21 Teacher: Kenji Tachibana Digital Photography I Art 115: The Lens C lose-Up Capability: Zooms are notorious for having poor close-up photography capability. And that is still true for the DSLR zoom lenses. Compact digitals zooms are surprisingly good at taking close up shots. And that is because of the small sensor chip size. Unfortunately, the close-up capability of the compact is mainly in the wide angle range. Close up work is better done at the 105 mm equivalent telephoto range.

22 Teacher: Kenji Tachibana Digital Photography I Art 115: The Lens A perture: Much more limited On a compact, wide open is f/2.8 and it stops down to f/8. That is only a 3 f/stop range. It gets even worse on the telephoto end. The wide open may be f/5.6 which is only 1-stop from f/8. I have seen a few compacts with f/5.6 as the only aperture choice. On the other hand, I have seen a few compacts that was limited to f/5.6 on the wide open but offered a smaller f/11 choice on the stopped down end.

23 Teacher: Kenji Tachibana Digital Photography I Art 115: The Lens S hutter Speed: Less limited but… The hand held shutter speed requirements: Super wide angle lens (28 mm) is 1/30 th sec.Super wide angle lens (28 mm) is 1/30 th sec. Normal wide angle lens (35 mm) is 1/40 th sec.Normal wide angle lens (35 mm) is 1/40 th sec. Normal lens (50 mm) is 1/60 th secondNormal lens (50 mm) is 1/60 th second Long focus lens (105 mm) is 1/125 th secondLong focus lens (105 mm) is 1/125 th second Real telephoto (200 mm) is 1/200 th secondReal telephoto (200 mm) is 1/200 th second Telephoto (500 mm) is 1/500 th secondTelephoto (500 mm) is 1/500 th second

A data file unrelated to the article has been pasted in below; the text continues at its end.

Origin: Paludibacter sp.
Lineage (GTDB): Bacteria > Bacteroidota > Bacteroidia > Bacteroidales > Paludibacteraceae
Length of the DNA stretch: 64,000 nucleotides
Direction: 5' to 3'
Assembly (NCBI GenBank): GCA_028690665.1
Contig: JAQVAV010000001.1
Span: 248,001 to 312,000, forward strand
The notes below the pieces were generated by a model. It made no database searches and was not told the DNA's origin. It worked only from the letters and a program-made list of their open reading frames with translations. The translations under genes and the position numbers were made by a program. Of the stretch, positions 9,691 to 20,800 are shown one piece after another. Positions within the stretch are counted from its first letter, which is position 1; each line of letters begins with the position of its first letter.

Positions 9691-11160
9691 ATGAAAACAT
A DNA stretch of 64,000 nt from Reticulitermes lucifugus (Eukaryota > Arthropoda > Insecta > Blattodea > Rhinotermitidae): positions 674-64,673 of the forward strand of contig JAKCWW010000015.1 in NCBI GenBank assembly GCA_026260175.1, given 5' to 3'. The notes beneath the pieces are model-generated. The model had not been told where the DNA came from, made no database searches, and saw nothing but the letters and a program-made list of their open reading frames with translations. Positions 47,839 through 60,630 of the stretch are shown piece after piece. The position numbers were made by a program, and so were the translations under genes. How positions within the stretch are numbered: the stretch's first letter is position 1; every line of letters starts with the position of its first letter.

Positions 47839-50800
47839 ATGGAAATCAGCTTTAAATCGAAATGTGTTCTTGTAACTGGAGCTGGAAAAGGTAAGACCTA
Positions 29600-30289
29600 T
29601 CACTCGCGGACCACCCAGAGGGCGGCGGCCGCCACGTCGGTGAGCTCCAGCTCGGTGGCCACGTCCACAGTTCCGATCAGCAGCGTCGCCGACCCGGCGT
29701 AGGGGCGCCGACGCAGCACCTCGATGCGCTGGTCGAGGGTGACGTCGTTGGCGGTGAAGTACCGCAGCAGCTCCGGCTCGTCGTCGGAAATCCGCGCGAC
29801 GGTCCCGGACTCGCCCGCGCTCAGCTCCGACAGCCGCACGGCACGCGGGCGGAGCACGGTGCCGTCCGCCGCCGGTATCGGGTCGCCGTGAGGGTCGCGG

24 Teacher: Kenji Tachibana Digital Photography I Cameron and his team: C onclusion: Nothing is simple Talking about the lens leads many other things including: DOFDOF ApertureAperture Shutter Speeds.Shutter Speeds.

25 Teacher: Kenji Tachibana Digital Photography I Cameron and his team: S ummary: Build good habits Please keep shooting and place as many shots in the bull’s eye as possible. Although stay discriminating in your self judgment. Every time you accept a lack luster image as being good, you will be building bad habits.

26 Teacher: Kenji Tachibana Digital Photography I x End